May 13, 2013
Today my husband brought home one of his new babies, a Barbary falcon he named "CHAOS".
She will be used for our new program along with 6 other exotic birds including and Eagle Owl. Stay tuned for a BIG NEWS RELEASE regarding this new program!
April 19, 2013
The Raptor House will be at New Castle for an educational event for Earth Day April 20, 2013. Come see the many educational raptors on display. Learn about the importance of Conservation, Ecology, and Raptors of the Northwest.
We are gearing up for the opening of the 2013 Summer Educational Events with the Raptor House Rehabilitation Center and Skamania Lodge located in Stevenson, Washington. You can see the summer shows starting June 14, 2013 through Labor Day.
Raptor House will be unveiling the "New" Educational Amphitheater. Visitors will get to sit down and watch a show at the center. Come meet the many new Raptors coming to the Center's Educational Department.
We have a full schedule of educational shows booked through the remainder of the school year. If you are interested in a program in your school or to schedule a visit at the center, we have very limited space left. Please contact the Raptor House to see what days are available.
January 24th, 2013
Today a Immature male Bald Eagle approximate 3 years of age was picked up in lower valley, We fielded the call around 5:30 pm from a couple who had been seeing the bird flying the day before with another adult Bald Eagle, but today was a different story. The couple came home to find the bird laying on the ground, Not to far from the bird lie a Canada goose head and neck that he had obviously been feeding on. When we arrived the bird was alert and obviously not able to navigate at all, Marsha and I was able to gather the eagle up with a few quick tactical moves and away we went. The eagle was then transferred to Ellensburg for X-rays and other testing. The X-rays turned up all clear , but the bird was extremely emaciated and obviously very weak. The eagle was given IV fluid's and was has been treated for other issues.
The eagle now nick named "Constitution" is being treated and being kept under close observation .
"Constitution" undergoing X-rays.
December 10, 2012
As we gear up for the holiday season and Christmas cheer. This does not stop the number of birds still coming to the center in need of care. We had a Red-Tailed hawk adult male with a wrist injury and a Great Horned Owl with a major injury to its wing, we suspect gunshot wound or possible electrocution. So on Friday the animals were taken to Ellensburg Vet Clinic for Dr. Mike Fuller to evaluate. On our way home we had a telephone call from a local mail man delivering the mail on Powerhouse Rd, a large owl found in front of someones home within feet of the mail box, and then a call from the WDFW about the same owl that was called in. We arrived to find a Barred Owl that was obviously hit by a car, the bird has head trauma and is being treated at the facility, and then will be off to see Dr. Mike Fuller.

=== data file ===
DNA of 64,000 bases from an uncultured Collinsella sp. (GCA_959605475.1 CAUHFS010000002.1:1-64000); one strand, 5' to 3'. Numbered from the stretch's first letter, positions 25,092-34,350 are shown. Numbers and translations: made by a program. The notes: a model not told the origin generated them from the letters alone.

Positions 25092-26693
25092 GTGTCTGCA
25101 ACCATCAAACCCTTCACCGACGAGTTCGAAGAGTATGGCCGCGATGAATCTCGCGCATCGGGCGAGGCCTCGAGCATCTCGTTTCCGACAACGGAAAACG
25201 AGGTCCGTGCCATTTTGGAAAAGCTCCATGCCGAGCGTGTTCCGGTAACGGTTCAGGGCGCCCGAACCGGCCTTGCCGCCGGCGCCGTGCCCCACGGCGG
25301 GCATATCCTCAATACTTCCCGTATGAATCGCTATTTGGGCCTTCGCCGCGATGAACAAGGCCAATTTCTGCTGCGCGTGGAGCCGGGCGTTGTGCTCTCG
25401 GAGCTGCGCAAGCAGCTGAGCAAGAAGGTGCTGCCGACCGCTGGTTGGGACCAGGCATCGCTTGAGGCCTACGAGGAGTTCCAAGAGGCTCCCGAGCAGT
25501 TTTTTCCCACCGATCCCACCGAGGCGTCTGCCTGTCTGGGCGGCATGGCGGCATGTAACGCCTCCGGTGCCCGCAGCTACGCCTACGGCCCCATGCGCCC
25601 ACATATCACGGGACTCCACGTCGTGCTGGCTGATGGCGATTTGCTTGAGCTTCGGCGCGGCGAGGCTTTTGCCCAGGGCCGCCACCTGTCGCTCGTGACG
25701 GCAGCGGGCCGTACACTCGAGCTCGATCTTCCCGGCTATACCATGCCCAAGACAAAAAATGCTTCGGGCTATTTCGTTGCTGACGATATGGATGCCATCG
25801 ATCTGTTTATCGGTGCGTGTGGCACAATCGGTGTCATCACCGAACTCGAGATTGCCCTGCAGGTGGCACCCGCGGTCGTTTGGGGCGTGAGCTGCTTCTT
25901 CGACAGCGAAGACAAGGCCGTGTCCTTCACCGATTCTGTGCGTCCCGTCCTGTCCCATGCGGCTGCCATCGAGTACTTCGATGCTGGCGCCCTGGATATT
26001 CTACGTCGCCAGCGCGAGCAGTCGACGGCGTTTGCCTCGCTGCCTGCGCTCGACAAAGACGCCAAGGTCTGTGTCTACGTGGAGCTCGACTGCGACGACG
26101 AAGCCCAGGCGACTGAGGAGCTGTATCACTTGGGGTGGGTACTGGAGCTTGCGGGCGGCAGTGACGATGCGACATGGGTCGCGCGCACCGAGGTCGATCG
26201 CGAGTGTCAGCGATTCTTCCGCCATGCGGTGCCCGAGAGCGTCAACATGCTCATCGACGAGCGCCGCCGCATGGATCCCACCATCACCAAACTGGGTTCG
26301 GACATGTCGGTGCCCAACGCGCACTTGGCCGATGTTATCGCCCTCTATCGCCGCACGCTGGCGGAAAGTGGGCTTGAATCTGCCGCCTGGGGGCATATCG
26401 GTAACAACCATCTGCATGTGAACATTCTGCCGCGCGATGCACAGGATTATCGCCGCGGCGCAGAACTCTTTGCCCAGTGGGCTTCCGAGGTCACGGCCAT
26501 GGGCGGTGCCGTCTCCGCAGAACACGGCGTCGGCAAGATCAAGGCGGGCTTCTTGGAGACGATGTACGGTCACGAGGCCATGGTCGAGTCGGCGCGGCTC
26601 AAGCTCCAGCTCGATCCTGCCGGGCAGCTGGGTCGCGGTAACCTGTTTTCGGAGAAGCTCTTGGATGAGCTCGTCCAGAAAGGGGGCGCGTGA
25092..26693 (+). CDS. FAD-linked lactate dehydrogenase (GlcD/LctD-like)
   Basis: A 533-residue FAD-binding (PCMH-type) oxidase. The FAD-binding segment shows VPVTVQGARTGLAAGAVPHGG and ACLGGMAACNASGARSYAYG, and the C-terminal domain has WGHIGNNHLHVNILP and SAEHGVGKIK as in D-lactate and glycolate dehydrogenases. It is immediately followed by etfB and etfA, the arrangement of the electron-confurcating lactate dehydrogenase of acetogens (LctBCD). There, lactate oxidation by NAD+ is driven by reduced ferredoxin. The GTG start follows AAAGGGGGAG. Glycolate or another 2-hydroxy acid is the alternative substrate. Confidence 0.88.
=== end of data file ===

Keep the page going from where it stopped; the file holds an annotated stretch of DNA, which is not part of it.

Unfortunately it is that time of year, the majority of injuries coming in are not birds that we can save. We have had two birds prior come in as a result of electrocution and the result is one euthanized and one will half to wait for the molt to go back into the wild.
In all the years of hard work with wildlife in both education, falconry and rehabilitation, we see more raptors that are destroyed as a result of collisions with motor vehicles. As we are driving on our way to work or to visit family and friends for the holidays, always stay alert to the fact that raptors will use the light poles and and utility poles along side of the road as the perfect hunting spot in search for an easy meal.
We at the Raptor House Rehabilitation Center would like to wish all of our supporters a safe and Merry Christmas and a Happy New Year. We thank all of you for your continued support.
October 18, 2012
As we say good bye to the summer months and welcome in the fall season, a few things come to mind. Hunting season, as people ready for the various animals to hunt, wether is be with a bird, a shot gun, rifle or a bow, please keep in mind that the predator birds you may encounter in the field are protected by the State and Federal Government.
Yesterday we picked up from the Washington Department of Fish and Wildlife an immature Sharp-Shin Hawk that was shot with bird shot. One of the BB's was lodged in the lower eyelid, causing damages to the eye, the bird has no ability to stand. So a trip to the vet office today to have a radiograph of the entire body to see what kind of damages we are dealing with.
Our "Open House" or as we are calling it the Raptor House Harvest Festival is scheduled for the last Saturday of October 27th from 10 am to 3 pm. We will have fun activities, the Mavericks Football Team, and the unveiling of the "New" Educational Amphitheater
September 5th 2012
Construction begins on our new facilities. We have had amazing support from
the BoyScouts and
August 31st 2012
The release of "Justice" our Bald Eagle went as planned . Justice was injured in what we believe was a fight with a female Bald Eagle. He had injured his wing and was cut to the bone during the tousle. His rehab took approximately 3 yrs. During his stay with us Justice was able to regain full flight capabilities and overcome his injury . His approximate rehab cost was well over 8,000 dollars (food, Vet Visits) , etc. The decision to release Justice at Skamania Lodge was very calculated and thought out, For months leading up to his release Marsha and I scouted out the surrounding habitat and decided the gorge had plenty of resources for Justice to use.